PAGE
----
Race is on for India nuclear market
So what are the advantages of each of the sides?
For a long time, when it comes to nuclear energy, Russia has been the only game in town, but recently new players have emerged. Russia now faces competition from France and the United States for Indian business.
While France claims to have the latest technology, Russia is the only one to have already built reactors in India and has an old and close relationship with the Indians.
The US has also recently gained goodwill with India by helping to get the international community’s approval at the International Atomic Energy Agency (IAEA).
Some say it was done with business interests in mind.
“Many people wonder why President Bush signed this agreement with India. There was a lot of pressure on him from the economic lobby and from the commercial lobby,” explains security analyst Shankar Prasad.
But whether the goodwill gained will turn into an advantage, experts feel that when it comes to placing orders India will look out for its interests first.
“I would not say anyone has any more advantage than the other. Let’s be quite clear about it – Indians, especially the Indian government people are very hard negotiators,” says security and defence analyst Jasjit Singh.
Some experts feel that Russia is early in recognising India’s needs and is therefore ahead in the game. Recently it signed up to provide two more reactors at Kudankulam.
“India is not going to sign any contract with the US unless the reprocessing of spent fuel is guaranteed. The Russians have already allowed it in Kudankulam. The French are still dilly-dallying. They have not made up their mind,” says Dr Balachandran from the Institute for Defence Studies and Analysis (IDSA). “So the Russians have a definite advantage over both the French and the US in supplying reactors to India,” he believes.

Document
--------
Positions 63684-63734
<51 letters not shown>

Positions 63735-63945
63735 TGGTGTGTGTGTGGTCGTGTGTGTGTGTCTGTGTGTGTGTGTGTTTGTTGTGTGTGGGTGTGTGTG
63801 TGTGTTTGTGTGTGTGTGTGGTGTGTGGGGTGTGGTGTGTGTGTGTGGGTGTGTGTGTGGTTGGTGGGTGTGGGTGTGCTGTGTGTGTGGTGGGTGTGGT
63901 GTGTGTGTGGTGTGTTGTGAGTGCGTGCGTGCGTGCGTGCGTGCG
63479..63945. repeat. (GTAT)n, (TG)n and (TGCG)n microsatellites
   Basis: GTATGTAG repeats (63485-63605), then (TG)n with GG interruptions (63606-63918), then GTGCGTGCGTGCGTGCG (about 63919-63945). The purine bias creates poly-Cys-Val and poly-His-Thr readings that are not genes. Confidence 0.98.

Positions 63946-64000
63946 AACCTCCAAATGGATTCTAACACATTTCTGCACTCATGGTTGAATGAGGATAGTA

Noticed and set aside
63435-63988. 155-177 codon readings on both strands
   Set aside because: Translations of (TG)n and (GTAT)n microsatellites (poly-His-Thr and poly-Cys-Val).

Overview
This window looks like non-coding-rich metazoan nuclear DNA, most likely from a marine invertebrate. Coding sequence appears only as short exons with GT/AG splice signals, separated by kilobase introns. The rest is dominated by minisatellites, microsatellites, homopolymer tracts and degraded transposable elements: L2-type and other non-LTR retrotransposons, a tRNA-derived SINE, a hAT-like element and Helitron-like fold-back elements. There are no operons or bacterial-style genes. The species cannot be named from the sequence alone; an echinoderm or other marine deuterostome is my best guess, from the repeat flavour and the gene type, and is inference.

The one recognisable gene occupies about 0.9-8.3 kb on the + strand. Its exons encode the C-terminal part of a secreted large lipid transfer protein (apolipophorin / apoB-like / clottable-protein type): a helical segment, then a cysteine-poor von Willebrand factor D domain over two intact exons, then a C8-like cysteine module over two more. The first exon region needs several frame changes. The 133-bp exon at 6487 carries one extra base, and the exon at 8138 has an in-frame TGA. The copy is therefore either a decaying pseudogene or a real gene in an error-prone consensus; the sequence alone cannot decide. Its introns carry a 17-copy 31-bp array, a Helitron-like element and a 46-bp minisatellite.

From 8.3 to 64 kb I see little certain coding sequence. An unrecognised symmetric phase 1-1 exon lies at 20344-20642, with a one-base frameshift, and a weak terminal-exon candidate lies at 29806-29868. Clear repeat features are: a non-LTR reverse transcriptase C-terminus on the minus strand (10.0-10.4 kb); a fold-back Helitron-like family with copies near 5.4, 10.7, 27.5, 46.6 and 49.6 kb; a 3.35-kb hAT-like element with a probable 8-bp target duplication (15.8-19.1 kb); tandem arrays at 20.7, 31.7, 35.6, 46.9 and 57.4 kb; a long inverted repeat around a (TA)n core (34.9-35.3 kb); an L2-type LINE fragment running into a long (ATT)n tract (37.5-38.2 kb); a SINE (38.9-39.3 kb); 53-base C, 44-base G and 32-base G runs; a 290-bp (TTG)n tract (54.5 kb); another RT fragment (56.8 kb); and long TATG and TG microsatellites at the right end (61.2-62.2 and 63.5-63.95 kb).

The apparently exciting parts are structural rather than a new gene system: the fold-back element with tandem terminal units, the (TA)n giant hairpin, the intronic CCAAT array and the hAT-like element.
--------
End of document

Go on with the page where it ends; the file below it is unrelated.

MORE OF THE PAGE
Some point out that America’s lack of recent experience in building reactors, and baggage from past deals with India are issues they will have to address when negotiating with India.
According to India’s former foreign secretary Lalit Mansingh, there were instances when Americans showed themselves as unreliable suppliers.
“We have had the case of the Tarapur nuclear power station where we had a contract for the Americans to supply fuel and halfway through they broke the contract. The same thing has happened with defence supplies,” he said.
However, America’s experience of competing in a free market could be an advantage to them.
“America knows and understands markets well. America has been a major player in world markets. America probably understands the importance of the market probably better than any other country,” says IDSA senior research officer Rajiv Nayan.
There is speculation that India will place orders with a number of suppliers. But the hope of getting the lion’s share of India’s nuclear energy market in these economically hard times is what is keeping suppliers running to India.